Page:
This is the second blog in a three-part series on subbing in special education class. The first blog discussed strategies special education substitute teachers can use to prepare for the day. This piece explores different situations you may encounter as a special education substitute teacher, along with guidance on how to respond. The final blog will discuss what to do after the school day ends.
You’ve completed your preparation to succeed as a special education substitute teacher. You have all the materials ready to go, you’ve read the teacher’s notes, lesson plans, and IEPs, and you’ve communicated with other special educators in the building as well as the paraeducator/paraprofessional (if one is provided).
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Once the school day starts and students arrive, first make sure to introduce yourself to the class, tell them a little bit about yourself, and share your goals and expectations. This will allow students to get to know you along with what is expected of them. At this point, you can move into the actual lesson.
A great way to teach a lesson (with the information provided from the teacher’s lesson plan) is to use a direct teaching approach.
With this approach, you review with students what they learned the day before. Since you are subbing, you could ask, “What did you learn yesterday about _______?” Then, you could tell students what they will learn from the lesson, directly teach that concept by saying the steps out loud while modeling the skill/task, have them practice it with you, have them do it on their own, and then assess them. (It does not have to be an official assessment, but gives you an opportunity to see what they have learned.)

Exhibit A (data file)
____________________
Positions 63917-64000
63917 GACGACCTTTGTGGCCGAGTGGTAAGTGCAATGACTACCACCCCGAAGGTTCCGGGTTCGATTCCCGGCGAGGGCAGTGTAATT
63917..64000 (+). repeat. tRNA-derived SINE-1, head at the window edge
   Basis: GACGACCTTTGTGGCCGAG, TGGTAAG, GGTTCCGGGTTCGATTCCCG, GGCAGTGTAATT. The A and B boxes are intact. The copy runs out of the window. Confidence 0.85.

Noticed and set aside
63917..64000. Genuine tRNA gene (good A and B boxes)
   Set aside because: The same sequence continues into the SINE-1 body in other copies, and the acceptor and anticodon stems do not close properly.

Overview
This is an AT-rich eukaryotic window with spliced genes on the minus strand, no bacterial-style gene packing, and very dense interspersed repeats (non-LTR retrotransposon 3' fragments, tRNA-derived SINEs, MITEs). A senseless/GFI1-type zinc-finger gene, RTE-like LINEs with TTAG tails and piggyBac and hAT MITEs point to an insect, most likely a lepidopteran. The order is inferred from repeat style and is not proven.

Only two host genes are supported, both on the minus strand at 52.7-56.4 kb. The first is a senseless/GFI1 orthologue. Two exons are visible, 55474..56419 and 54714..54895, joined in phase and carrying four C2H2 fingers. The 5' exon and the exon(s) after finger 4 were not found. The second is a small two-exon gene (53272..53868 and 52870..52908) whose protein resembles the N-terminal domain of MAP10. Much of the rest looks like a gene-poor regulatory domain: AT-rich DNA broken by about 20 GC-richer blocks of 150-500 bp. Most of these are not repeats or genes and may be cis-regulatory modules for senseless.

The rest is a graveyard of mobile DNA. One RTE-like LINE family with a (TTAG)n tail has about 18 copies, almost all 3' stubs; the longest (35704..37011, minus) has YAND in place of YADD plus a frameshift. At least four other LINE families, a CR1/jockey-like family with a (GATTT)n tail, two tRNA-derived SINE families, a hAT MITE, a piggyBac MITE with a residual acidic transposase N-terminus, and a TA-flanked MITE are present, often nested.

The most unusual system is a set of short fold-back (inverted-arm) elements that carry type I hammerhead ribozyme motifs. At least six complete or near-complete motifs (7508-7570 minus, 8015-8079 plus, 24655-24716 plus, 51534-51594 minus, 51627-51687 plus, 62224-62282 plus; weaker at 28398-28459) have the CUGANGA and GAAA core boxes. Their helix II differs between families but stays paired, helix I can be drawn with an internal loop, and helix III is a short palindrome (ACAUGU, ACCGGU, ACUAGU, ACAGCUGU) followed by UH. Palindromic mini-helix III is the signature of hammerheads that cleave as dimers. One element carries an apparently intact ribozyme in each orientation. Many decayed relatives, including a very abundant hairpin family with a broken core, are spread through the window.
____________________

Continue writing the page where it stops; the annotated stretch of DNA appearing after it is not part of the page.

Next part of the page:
Of course, if the classroom teacher has instructed you to do something else (i.e. watch a movie, do an activity, etc.), you should always follow that direction.
What to Do When Things Don’t Go as Planned?
Although schools do their best to set special education substitute teachers up for success, there is a chance you will encounter some unexpected or challenging situations.
The chart below includes an overview of potential special education challenges as well as suggestions for how to respond.
|Student refuses to complete task or follow directions||Use First/Then statements and a calm voice/tone when addressing students.
“First __________, then______.” Example: “First you complete the first five problems, then you can have some free time.”
The sub should make sure that the "then" part of the statement is something the student can actually do. It's best to refer to the student behavior plan because it usually gives sample statements.
If it does not exist, the "then" could be (all highly structured): games, stretch time, drawing a picture. Try to avoid the computer (unless noted in IEP).
If possible, walk away to let them think about it for a minute or so (if the student is not hurting themselves or others).
Continue repeating until the task or direction has been completed.
|Student screams and/or says something inappropriate to peers and/or you||"Manage your tell," meaning don't let your frustration show on your face or in your tone.
Continue to manage your tell and provide the verbal prompt, “Go to your desk.”
(If the student has a behavior plan, then they might go to a different area of the classroom. It may be a specific area of the room if stated in the behavior plan. It also should state what the student should be doing when they go to their special area.)